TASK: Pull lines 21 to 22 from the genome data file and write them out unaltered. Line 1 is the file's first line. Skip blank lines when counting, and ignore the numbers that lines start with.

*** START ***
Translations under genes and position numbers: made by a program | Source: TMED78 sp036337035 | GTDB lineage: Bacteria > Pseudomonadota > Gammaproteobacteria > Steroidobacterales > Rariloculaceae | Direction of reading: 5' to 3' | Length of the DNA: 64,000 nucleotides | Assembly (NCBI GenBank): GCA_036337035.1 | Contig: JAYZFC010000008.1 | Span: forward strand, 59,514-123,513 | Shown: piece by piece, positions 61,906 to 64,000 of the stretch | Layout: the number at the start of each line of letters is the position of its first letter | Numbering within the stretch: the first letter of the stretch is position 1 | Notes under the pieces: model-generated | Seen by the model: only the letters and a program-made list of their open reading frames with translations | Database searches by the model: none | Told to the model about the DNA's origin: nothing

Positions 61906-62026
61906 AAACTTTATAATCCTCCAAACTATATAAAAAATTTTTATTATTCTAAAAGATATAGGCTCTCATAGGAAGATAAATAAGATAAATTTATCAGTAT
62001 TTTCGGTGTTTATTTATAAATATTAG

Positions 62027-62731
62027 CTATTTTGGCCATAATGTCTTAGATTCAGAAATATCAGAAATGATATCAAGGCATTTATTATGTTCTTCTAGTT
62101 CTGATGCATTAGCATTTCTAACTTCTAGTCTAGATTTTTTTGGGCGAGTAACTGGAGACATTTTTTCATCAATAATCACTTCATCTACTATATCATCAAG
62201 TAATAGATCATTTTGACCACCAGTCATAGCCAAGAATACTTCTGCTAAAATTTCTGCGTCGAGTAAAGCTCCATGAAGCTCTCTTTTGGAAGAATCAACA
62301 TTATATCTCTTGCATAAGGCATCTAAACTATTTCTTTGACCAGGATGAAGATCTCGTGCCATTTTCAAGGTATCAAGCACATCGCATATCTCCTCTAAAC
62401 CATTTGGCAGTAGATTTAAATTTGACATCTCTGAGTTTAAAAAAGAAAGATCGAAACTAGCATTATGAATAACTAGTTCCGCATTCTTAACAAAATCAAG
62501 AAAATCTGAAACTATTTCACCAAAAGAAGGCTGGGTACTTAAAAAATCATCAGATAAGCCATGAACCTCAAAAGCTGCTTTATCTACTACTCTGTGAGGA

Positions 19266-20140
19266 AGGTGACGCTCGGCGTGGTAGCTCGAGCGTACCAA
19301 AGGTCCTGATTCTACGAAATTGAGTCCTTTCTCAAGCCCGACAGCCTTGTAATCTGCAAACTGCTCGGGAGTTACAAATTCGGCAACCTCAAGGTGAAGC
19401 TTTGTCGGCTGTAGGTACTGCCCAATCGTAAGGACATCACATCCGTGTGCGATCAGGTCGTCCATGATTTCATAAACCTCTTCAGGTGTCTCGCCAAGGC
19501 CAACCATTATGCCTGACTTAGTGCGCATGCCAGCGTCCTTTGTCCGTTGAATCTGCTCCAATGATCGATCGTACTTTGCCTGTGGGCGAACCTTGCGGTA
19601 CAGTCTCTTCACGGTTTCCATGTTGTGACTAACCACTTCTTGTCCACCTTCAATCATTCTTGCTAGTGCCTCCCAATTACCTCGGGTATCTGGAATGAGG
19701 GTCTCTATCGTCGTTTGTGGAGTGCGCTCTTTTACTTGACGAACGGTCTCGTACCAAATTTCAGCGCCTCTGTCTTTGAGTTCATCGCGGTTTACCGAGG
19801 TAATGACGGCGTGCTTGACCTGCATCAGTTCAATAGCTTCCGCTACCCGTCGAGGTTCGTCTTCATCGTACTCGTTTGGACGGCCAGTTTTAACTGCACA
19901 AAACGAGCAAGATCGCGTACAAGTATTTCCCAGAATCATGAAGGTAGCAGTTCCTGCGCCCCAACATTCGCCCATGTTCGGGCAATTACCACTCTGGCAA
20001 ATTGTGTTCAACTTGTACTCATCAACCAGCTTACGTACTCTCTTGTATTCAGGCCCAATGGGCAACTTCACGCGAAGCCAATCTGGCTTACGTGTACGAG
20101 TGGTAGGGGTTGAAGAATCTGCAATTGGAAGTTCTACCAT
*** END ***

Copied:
20001 ATTGTGTTCAACTTGTACTCATCAACCAGCTTACGTACTCTCTTGTATTCAGGCCCAATGGGCAACTTCACGCGAAGCCAATCTGGCTTACGTGTACGAG
20101 TGGTAGGGGTTGAAGAATCTGCAATTGGAAGTTCTACCAT